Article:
Let's address the notion that the real lesson from Breath of the Wild is not"Make it open-world" but "Go back to what makes a series fun". The thing is, to me what makes Pokemon fun, or should make it fun, is the Pokemon. Since these games don't devote much time to writing great plots, I'd argue that a more coherent narrative is an acceptable loss to have from freeing up the world to maximize our abilities to enjoy catching Pokemon, battling Pokemon, and as a big selling point, many new ways of playing with Pokemon.

    My single biggest request for this series: If it's big and strong enough, let me ride my Pokemon, anywhere, and let me take advantage of its abilities that soon, as well. Likewise with abilities not necessarily tied to riding, like cutting and burning. A Pokemon region doesn't have to be as gigantic as your typical open-world games, but it should be fun to explore, with the help of my Pokemon and their abilities, which in practice does mandate it being a bit bigger. Don't think of bodies of water, for example, in terms of "Get the Surf HM, so you can cross this body of water, and get to that plot-critical location"; give me the ability to go into the water the moment I have a Pokemon that can swim and is strong enough to carry me, and just make the water large enough and full enough of exotic Pokemon that I can have fun exploring it, instead of just trying to cross it. Again, I'd argue that this does, in fact, go back to Pokemon's essence. The series is at least partially a homage to Japan's more rural, mythologized past, the "cities" in Pokemon games aren't very big or interesting, and the structured battles within them aren't what many would consider an adventure to be, so reaching those destinations, I think, should be secondary to savoring the journey.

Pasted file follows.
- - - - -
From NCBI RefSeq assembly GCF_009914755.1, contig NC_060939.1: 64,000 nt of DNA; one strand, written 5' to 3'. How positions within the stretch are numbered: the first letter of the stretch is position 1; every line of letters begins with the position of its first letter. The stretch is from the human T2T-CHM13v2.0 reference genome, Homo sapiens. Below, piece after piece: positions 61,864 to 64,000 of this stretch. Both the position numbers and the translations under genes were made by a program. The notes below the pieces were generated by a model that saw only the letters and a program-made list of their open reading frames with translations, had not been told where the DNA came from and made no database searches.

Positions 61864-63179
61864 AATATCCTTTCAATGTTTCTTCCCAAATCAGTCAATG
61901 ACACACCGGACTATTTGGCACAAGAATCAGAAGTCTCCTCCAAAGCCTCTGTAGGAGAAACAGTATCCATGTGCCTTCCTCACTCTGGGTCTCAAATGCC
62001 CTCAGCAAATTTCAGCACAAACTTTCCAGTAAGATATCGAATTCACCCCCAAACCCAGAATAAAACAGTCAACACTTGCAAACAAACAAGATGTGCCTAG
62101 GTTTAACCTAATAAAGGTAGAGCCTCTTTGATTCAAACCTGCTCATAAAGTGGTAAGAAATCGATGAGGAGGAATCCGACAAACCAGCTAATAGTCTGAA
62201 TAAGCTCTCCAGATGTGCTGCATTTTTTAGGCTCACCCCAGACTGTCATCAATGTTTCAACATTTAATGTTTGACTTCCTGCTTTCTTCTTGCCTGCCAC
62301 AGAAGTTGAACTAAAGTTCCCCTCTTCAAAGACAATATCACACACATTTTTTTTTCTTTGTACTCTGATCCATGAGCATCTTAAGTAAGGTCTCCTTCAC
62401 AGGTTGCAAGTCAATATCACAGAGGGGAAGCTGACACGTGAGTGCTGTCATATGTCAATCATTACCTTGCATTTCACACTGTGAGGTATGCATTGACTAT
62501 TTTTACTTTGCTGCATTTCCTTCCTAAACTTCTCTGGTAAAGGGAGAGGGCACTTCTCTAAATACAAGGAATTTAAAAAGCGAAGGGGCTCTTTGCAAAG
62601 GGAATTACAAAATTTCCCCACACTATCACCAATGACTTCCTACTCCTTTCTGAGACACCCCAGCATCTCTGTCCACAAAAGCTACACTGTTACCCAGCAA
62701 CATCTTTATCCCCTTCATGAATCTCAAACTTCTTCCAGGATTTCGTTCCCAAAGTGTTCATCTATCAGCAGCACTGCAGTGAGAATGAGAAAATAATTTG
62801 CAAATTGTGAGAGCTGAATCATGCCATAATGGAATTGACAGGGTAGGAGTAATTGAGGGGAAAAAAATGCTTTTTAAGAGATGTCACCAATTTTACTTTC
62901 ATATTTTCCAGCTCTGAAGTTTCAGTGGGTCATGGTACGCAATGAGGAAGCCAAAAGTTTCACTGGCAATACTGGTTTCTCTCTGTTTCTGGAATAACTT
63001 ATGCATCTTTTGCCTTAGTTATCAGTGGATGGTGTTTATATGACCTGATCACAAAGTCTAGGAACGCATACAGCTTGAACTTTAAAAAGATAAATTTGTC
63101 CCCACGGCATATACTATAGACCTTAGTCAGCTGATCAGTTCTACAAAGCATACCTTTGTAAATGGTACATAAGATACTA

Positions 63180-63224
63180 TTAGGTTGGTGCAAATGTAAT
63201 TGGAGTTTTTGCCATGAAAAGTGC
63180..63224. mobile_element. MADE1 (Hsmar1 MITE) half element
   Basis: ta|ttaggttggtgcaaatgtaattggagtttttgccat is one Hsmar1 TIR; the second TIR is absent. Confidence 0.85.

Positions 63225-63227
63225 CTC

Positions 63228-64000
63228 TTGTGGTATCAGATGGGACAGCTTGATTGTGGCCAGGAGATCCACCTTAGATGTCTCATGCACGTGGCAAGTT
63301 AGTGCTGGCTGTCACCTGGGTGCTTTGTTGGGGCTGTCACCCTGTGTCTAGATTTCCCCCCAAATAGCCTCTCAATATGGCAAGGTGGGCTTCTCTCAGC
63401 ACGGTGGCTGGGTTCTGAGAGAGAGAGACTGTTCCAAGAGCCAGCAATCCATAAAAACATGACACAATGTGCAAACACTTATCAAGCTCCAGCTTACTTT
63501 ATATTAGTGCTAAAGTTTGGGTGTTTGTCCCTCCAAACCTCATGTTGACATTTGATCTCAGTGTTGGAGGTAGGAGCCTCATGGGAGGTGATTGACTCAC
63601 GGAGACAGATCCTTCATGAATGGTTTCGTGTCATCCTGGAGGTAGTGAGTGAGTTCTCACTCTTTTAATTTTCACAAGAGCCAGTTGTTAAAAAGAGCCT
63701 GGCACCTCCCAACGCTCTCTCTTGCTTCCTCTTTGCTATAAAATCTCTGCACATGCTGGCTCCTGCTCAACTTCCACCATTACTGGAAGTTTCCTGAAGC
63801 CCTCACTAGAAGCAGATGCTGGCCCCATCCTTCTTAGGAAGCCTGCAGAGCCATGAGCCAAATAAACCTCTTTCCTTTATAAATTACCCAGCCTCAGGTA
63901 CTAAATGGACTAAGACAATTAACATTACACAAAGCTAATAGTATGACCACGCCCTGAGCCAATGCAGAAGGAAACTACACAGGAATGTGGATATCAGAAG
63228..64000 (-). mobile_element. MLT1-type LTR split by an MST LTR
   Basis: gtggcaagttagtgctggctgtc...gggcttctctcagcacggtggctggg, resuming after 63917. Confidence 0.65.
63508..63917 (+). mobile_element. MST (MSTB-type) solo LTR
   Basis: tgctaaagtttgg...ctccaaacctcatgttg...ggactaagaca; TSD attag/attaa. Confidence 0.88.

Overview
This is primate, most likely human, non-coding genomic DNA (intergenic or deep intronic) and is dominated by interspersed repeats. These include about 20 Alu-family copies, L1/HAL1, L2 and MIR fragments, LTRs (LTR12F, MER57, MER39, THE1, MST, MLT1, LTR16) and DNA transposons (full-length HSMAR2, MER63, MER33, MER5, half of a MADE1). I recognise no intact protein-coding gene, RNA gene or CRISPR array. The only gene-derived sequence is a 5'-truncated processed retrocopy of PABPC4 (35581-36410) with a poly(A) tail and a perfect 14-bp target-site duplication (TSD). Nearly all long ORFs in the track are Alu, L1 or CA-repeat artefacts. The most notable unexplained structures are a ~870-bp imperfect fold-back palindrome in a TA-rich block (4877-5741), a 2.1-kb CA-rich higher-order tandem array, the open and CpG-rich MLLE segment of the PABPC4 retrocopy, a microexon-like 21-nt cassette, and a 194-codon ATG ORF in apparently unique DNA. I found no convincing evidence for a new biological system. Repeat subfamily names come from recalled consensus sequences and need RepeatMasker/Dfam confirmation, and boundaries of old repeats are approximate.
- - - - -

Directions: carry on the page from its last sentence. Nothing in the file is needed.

Bolt the Cat likes this.
  6. PrinceOfFacade

    PrinceOfFacade Ghost-Type Master

    Breath of the Wild has a structured flow for its story as well (Ruta --> Rudania --> Medoh --> Naboris --> Calamity Ganon). The story is even designed for you to take this route. The point is you don't have to take that route.

    A incredibly missed opportunity with Sun and Moon was not making each island explorable. I was hoping to travel around and explore Melemele before actually starting the story, but no. I was forced to move at a glacial pace, and in a precise direction. It felt less like an RPG and more like an adventure game.

    All I ask is that we are given time. Let us explore and fill things out before we go into the next part of the story.
  7. Bolt the Cat

    Bolt the Cat Bringing the Thunder

    So Masuda mentioned the possibility of an open world game again in another interview:


    Naturally not much, but this is a good sign. Open world is being brought up multiple times by fans and interviewers, and Game Freak is starting to consider it. The more people push for open world, the more likely Game Freak is going to consider the demand for it and make it actually happen. At this rate, we'll probably see an actual open world game by 9th gen if not next year.
  8. Sceptile Leaf Blade

    Sceptile Leaf Blade Nighttime Guardian

    Looks to me like he just didn't answer the question at all... Masuda's answers are always so vague, maybe I'm just weird but I can't ever get a good grasp of what he actually means. The sentences just don't flow nicely, there's chaos there. Are these interviews done in English and is Masuda just struggling with the language, or is it a translation thing on Eurogamer's side?